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The Wife I Never Married – Episode Seventeen

Joshua let out a rueful smile as a message popped up on his phone, especially that the customized message tone could only be one person . He left off the laptop on which he was typing and picked up his Nokia 8800 Gold edition. Opening the message, his smile started fading off slowly till it faded away. He had been in here right from the early hours of this morning, specifically, over four hours ago. Ever since the state decided to ‘diversify economy’ as a strategic way of completely eliminating poverty, his ministry has become close to the busiest amongst all other government parastatals in the state. A lot of pressing demand is laid on his shoulders at the moment, so much so that he had to, as a matter of urgency, equip the home office that had just been there useless during his first tenure – that’s his first four years of living in this apartment, one of the very many duplexes in the commissioners’ quarters. He needed to work late into the night and some other times as early as possible. Travelling the long distance from Ganaja to GRA and Adankolo area where the government house and ministry of Agriculture is respectively wouldn’t be convenient at all. His family – wife and two kids – also needed the attention and availability of their husband and father in that sense. He even got a bit relieved and with more time on his hands to work ever since his wife travelled to the UK. It’s been over a month now and he would prefer she stayed back a bit longer if given opportunity to suggest. But women? He had better not raise that suggestion in the first place, else it would arouse some awkward suspicions in her mind. The type of suspicion that would pull her into the flight heading to Nigeria the very next day. It had happened before, so he could tell. Moreover, the children are in a standard boarding school in Abuja, he has almost nothing to share his time at the moment save his job and of course, morning mass, strictly and only on Sunday mornings. The maids now almost serve him breakfast, lunch and dinner right on this table in the home office. Yes, he needn’t go to the real office all the time except maybe his attention is unavoidably needed or the governor has an emergency meeting with the commissioners, him especially. He couldn’t have prayed for a better timely assistance as this in Mat, as he fondly called Matthew his dear friend turned brother.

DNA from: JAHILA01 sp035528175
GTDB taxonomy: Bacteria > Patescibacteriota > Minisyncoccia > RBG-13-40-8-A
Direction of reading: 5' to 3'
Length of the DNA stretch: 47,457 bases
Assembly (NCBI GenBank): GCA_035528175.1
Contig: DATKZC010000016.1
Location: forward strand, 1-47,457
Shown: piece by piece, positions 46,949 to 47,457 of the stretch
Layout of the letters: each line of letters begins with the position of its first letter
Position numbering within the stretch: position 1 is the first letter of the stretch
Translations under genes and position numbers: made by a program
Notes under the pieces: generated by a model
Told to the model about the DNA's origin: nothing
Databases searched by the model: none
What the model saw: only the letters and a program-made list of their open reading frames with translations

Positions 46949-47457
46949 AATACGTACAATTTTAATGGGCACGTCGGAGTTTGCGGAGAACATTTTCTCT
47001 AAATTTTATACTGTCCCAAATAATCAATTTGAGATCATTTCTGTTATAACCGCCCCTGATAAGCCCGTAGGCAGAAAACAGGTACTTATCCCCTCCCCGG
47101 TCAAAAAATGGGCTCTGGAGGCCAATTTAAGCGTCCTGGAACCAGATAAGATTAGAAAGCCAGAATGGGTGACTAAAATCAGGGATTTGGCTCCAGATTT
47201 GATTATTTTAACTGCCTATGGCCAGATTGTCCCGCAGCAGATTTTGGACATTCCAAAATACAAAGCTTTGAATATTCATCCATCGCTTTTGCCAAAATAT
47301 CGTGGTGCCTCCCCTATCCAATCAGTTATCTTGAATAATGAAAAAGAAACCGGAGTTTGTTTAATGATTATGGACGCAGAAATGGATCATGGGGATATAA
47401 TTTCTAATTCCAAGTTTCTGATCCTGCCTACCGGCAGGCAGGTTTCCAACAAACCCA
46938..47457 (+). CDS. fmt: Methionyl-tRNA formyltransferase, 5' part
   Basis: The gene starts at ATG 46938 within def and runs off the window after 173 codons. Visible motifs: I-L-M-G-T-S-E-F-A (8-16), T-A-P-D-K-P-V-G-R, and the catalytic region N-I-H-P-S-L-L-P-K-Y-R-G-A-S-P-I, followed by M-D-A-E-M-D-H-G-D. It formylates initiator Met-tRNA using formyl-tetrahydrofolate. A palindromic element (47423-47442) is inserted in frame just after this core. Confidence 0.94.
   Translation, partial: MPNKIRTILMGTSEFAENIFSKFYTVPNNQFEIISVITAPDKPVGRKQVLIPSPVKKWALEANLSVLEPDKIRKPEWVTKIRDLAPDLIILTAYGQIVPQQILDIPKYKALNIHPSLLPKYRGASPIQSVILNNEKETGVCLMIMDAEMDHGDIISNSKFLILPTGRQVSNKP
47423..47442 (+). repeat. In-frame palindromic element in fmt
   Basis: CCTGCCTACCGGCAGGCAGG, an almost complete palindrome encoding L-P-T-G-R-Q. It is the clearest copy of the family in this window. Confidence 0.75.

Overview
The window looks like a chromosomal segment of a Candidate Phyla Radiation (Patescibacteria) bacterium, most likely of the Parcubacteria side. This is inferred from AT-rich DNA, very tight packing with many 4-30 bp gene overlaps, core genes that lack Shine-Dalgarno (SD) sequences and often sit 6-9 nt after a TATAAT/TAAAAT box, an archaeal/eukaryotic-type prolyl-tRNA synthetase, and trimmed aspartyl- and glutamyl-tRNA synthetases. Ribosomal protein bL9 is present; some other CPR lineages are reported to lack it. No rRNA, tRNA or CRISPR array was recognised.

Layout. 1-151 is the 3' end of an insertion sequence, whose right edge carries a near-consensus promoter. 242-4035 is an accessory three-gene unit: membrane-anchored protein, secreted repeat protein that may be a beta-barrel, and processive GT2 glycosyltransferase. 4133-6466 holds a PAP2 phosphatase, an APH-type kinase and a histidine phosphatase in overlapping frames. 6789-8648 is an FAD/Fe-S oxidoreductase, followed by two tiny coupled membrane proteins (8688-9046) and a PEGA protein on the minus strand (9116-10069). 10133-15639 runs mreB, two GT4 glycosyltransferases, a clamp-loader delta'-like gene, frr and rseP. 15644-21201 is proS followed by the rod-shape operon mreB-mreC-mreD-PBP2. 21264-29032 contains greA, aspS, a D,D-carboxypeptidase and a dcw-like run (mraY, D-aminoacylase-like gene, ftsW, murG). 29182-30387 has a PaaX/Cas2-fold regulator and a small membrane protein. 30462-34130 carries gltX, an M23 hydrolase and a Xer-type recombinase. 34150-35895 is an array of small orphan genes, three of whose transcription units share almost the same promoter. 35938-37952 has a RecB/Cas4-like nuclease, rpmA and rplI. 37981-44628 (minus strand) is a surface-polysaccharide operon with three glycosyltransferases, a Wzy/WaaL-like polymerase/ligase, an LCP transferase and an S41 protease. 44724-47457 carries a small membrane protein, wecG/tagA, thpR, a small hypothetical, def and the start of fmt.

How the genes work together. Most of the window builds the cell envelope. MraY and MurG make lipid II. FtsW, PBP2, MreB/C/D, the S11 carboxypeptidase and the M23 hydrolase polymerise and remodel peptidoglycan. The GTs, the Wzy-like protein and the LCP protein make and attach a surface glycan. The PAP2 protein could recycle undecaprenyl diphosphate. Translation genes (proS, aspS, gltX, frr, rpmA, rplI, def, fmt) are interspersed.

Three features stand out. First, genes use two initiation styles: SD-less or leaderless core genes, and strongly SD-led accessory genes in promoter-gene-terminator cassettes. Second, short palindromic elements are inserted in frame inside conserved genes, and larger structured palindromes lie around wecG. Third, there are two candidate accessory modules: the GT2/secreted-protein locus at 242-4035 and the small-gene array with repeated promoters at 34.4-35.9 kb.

You know the mistake people make is in thinking that it is the most knowledgeable folks in a particular ministry that gets elected… or appointed, as the case may be, head over it. Well, everyone may have to wake up to the fact that politics is real and it’s a game for only the smart lads. Joshua knew he needed an intellectual support if he must meet up with the expectations of not just His excellency, the executive governor of the state as it were now, but the populace most importantly. He literally leaped for joy when he asked Matthew to come assist and the latter obliged without hesitation. Seriously? The Matthew he knew would never give up teaching for anything under the heavens. Someone, himself and other of their friends including Boyega almost prostrated to beg, so he would consider picking up the robust offer from Chevron that year. Matthew blatantly refused. They all began to think that Matthew’s case was becoming spiritual, or ‘ma to ubi kwunyi’ as the Igala people would refer to someone who is perceived to have been bewitched from his village. It was one irritating part of the only man he called his friend, even when Matthew finished with the most-sought-after 5.0 CGPA. How many persons graduate with that kind of distinction grade in our real world without sorting or cheating? Yet he decided to follow a long standing irreconcilable passion of his, teaching… “common teaching” as his friends teased him with. Matthew proved a point with it anyway, a big point that sealed the mouths of all of them put together, including Josh in the long run. He had made so much living and impact especially after he bagged his Ph.D and picked up a lecturing offer at the State’s College of Education.